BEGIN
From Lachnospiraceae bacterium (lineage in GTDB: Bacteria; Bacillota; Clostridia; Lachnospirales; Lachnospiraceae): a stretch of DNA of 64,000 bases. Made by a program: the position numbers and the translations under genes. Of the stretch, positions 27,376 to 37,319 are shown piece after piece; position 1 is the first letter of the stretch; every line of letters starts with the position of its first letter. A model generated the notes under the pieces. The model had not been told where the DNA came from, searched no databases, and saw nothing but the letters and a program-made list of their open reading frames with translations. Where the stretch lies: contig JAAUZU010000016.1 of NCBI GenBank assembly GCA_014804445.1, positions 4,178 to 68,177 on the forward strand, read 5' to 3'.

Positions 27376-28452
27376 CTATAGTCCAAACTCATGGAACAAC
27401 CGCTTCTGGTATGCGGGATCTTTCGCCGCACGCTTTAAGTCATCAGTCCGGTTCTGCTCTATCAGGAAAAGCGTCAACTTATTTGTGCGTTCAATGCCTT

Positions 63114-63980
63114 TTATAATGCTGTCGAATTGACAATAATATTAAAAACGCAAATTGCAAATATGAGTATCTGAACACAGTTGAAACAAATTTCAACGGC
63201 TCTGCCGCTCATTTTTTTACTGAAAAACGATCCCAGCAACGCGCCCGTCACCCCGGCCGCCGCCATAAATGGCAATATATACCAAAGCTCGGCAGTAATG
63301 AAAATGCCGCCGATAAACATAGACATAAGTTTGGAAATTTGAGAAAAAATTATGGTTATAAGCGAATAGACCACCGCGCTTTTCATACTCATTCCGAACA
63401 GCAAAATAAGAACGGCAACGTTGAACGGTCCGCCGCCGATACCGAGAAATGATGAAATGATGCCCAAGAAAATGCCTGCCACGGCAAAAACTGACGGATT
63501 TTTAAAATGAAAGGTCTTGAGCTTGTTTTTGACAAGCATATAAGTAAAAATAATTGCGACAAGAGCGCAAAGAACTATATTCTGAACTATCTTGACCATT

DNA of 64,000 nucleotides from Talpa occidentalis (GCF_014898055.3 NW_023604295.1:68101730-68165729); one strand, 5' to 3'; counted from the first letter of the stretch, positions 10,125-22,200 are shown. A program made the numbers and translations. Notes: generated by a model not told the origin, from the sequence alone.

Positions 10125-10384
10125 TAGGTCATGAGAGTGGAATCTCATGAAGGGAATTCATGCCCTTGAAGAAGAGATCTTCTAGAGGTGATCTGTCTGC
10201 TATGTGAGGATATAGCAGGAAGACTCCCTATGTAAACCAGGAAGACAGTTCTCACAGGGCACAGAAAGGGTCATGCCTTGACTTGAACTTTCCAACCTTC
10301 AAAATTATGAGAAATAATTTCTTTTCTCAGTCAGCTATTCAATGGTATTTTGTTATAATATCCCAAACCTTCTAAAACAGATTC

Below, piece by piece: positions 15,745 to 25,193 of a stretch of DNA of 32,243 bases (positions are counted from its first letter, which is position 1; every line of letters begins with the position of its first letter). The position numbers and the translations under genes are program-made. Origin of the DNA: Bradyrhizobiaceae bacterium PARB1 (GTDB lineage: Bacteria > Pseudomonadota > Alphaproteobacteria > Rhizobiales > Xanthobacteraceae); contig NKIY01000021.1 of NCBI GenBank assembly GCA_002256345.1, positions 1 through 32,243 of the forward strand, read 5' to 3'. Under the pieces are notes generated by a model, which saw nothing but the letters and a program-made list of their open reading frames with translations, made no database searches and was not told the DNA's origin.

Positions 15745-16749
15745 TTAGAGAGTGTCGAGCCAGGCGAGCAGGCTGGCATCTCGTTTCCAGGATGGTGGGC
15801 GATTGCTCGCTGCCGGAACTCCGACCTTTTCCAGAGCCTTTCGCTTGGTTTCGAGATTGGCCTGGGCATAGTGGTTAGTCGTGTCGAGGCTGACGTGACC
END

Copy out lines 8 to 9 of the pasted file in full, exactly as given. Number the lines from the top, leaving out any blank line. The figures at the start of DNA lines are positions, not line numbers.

63301 AAAATGCCGCCGATAAACATAGACATAAGTTTGGAAATTTGAGAAAAAATTATGGTTATAAGCGAATAGACCACCGCGCTTTTCATACTCATTCCGAACA
63401 GCAAAATAAGAACGGCAACGTTGAACGGTCCGCCGCCGATACCGAGAAATGATGAAATGATGCCCAAGAAAATGCCTGCCACGGCAAAAACTGACGGATT